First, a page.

An Avro Lancaster painted in its coastal recce colours while in service with the RCAF. (warbirdregistry.org)

UPDATE: North Saanich museum’s bomber bid on hold

B.C. Aviation Museum will know by July if Lancaster will be theirs

A bid to keep a Second World War-era aircraft in Toronto has been given until July to make their case as to why the plane should stay there, instead of being sent to North Saanich in B.C.

On Fri, April 13, a City of Toronto committee gave a community group three months to come up with a proposal that would keep an Avro Lancaster bomber there, instead of the British Columbia Aviation Museum at the Victoria International Airport.

The B.C. Aviation Museum (BCAM) in North Saanich was one of five organizations hoping to bring the Lancaster bomber to their community. BCAM President John Lewis left for Toronto last Thursday, hoping to convince the City of Toronto — which owns the aircraft — that their ample hangar space and restoration expertise is where the plane — call sign FM104 — should end up. On the Friday, Lewis said he learned city staff recommended that the BCAM get the plane.

On Monday, Lewis said the committee delayed the donation of the aircraft to the Museum, to allow the Toronto group a chance to refine a proposal. Lewis said he’s not sure how realistic that proposal might be, as the people involved are suggesting finding land on Toronto’s waterfront, building a museum and then starting restoration work on the bomber. Lewis said that’s a big task, but a lot could happen before July 9 — when the committee is set to meet again on the issue.

The aircraft, noted Doug Rollins, BCAM librarian, is in rough shape, having sat on a concrete plinth for years. It was later dismantled and is in need to extensive restoration. Rollins said among the conditions of donating the Lancaster to another organization, Toronto wanted it to be properly stored, restored and displayed to the public.

“We think we fit that bill,” Rollins said.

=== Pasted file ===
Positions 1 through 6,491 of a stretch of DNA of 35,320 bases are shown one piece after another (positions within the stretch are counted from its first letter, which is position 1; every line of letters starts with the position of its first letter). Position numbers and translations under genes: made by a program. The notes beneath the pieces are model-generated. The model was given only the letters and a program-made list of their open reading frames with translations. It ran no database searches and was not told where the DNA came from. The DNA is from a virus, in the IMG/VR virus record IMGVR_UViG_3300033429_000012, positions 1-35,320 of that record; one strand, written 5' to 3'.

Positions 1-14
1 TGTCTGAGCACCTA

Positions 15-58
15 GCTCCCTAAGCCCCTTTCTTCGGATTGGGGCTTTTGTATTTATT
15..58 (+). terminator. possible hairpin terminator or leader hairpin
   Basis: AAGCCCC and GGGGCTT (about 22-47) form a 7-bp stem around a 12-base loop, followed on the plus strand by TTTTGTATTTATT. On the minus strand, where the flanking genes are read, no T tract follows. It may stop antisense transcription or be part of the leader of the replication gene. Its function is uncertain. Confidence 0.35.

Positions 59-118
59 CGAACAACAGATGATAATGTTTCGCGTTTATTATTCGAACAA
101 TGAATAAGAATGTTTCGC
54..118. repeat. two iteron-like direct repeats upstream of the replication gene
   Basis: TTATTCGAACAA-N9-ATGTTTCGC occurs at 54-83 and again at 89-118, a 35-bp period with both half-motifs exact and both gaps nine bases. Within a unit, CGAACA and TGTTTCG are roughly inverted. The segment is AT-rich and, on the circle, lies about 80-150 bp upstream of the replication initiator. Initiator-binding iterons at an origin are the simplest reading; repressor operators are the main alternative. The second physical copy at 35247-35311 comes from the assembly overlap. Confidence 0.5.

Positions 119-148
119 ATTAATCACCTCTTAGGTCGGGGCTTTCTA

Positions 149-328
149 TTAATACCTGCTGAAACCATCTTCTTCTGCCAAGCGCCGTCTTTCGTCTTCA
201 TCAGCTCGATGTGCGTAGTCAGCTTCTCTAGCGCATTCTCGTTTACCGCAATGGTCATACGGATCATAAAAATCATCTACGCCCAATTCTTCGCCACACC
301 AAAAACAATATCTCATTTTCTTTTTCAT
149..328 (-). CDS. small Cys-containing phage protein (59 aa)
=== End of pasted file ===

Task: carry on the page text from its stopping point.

Rollins said there are currently seven restored Lancasters in Canada — five in Ontario and two in Alberta — and there are only two in the world that fly, including one in Hamilton.

BCAM faced competition from Langley’s Canadian Museum of Flight, which has also bid for the Lancaster. Lewis said the Langley proposal was not considered at the April 13 meeting in Toronto. A second bid by Stayner, Ontario (north of Toronto and where the Lancaster is currently being stored) was also considered.

RELATED: Flight museum wants to bring a Lancaster to Langley.

The #SaveLancasterFM104 group was created about six months ago to try to convince the City of Toronto to keep the Lancaster in the city. They started a Facebook page calling on the municipality to keep it, restore it, and create a permanent indoor display. Rollins said he felt that case came too late in the process. Not only had restoration efforts there languished over the years, he continued, but organizers couldn’t raise enough money or find enough people to help in restoration efforts.

The aircraft itself, said Rollins, was never flown in active combat and was used in coastal reconnaissance — very much like the Lancaster bombers that were flown out of CFB Comox with the RCAF, making a Vancouver Island connection to the aircraft type.

“We have a long history with the Lancaster,” he said. “It was operated out of 407 Maritime Reconnaissance Squadron in Comox through its operational life. It would be fitting for it to come here.”

Getting it to the Island would be costly, as it would have to be trucked over after a long trip from Toronto — either by truck or by rail. The Lancaster would be donated to the winning bidder, so there’s no cost for the aircraft itself and its related parts. Lewis said BCAM has a quite “in the high five-figures” to transport the aircraft by land.

“It’s well within our ability to pay,” he noted, adding the Museum has cash reserves of nearly $200,000.

BCAM has an active team of volunteer restoration experts, Rollins said, and they’re overseen by Victoria Air Maintenance. That company has expertise in aircraft restoration, and in 2014 rebuilt and flew a Second World War-era Mosquito fighter-bomber.

Rollins estimated getting the Lancaster restored to a point where, if the Museum wanted to, they could certify it for flight, it will cost up to $7 million and take five to 10 years to complete. Rollins noted BCAM’s plans are to restore it to a point where it can be put on display (and display the work as it goes) and resemble the original as closely as possible. Whether it actually flies again, is a decision for another time.

Lewis added that, should BCAM get the Lancaster, they would look at eventually adding a third hangar to accommodate the aircraft — with would be 70 feet long and have a 102-foot wingspan once restored.

This is the BCAM’s second attempt to get an Avro Lancaster. Rollins said one became available from Edmunston, New Brunswick a year ago. He said an original deal for it to go to an Edmonton, Alberta museum fell through, so BCAM made a try for it. However, it eventually went to Trenton, Ontario — and Canada’s main RCAF base.

“We really can’t complain about it going there.”



editor@peninsulanewsreview.com

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Two pilots exit a restored deHavilland Mosquito aircraft following a test flight in June 2014 at the Victoria International Airport. North Saanich’s Victoria Air Maintenance restored the plane for a private owner. (Steven Heywood/News Staff File)

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